Accordingly, the Oberlandesgericht refused to recognise the CAS award based on Art. V (2) (b) New York Convention because it violates German cartel law, which is part of the ordre public. Hence, no res iudicata effect of the CAS award hinders Pechstein from bringing forward claims for damages before German state courts.
To sum up, the Oberlandesgericht Munich held that the arbitration agreement was void and the arbitral award could not be recognized.
The decision is currently under appeal to the German Bundesgerichtshof (Federal Supreme Court).
Towards a CAS Reform
The Oberlandesgericht’s decision is not one against sports arbitration in general, quite the contrary.
However it reveals some apparent flaws in the CAS set up that need to be addressed. This decision could also potentially be used as a blueprint for other cases in which an athlete does not want to accept a CAS decision in any part of the world, or wants to sue a federation for damages.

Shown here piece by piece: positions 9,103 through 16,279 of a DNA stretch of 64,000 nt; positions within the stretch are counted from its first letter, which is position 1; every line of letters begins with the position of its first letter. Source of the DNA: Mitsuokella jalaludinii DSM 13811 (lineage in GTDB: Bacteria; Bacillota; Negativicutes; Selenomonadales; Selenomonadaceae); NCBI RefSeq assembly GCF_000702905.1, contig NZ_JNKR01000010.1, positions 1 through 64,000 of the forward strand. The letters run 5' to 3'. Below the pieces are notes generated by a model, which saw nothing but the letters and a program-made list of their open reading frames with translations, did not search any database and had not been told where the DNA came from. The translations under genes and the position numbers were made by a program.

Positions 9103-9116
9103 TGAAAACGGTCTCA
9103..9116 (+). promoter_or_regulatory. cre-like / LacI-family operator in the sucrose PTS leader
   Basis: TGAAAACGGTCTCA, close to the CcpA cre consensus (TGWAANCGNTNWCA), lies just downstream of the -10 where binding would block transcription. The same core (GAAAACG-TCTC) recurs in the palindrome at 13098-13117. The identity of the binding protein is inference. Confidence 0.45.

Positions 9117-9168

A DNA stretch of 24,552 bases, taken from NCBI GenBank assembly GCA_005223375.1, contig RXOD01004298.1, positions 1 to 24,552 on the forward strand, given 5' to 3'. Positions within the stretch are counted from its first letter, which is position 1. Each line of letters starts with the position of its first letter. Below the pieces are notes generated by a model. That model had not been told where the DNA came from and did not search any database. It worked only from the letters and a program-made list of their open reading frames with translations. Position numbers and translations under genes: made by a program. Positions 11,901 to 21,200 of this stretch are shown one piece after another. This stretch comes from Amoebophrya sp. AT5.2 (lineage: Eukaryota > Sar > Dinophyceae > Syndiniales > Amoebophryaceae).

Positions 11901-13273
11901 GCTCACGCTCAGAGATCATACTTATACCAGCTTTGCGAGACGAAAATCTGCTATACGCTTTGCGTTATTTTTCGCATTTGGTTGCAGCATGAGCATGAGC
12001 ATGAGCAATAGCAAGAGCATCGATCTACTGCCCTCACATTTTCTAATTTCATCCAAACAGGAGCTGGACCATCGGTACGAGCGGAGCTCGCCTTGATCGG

Thus, to answer the question from the beginning of this article, the system of sports arbitration will stay in place, which is a good thing for achieving harmonisation in sports law. However, the ICAS/CAS will have to undergo an internal restructuring and to sit together with all stakeholders to find an acceptable well balanced solution.
World unions, especially of the different sports, should have a direct and equal say in respect of ICAS/CAS rules involving athletes and the nomination and composition of the CAS list of arbitrators. Furthermore, a mechanism has to be found for the nomination of the president of each arbitration panel in order to guarantee independence.
The CAS has recently issued the following Statement in relation to the Claudia Pechstein/ISU Case.
Dr. Lucien W. Valloni
STATEMENT OF THE COURT OF ARBITRATION FOR SPORT (CAS)
ON THE DECISION MADE BY THE OBERLANDESGERICHT MÜNCHEN
IN THE CASE BETWEEN CLAUDIA PECHSTEIN AND THE INTERNATIONAL SKATING UNION (ISU)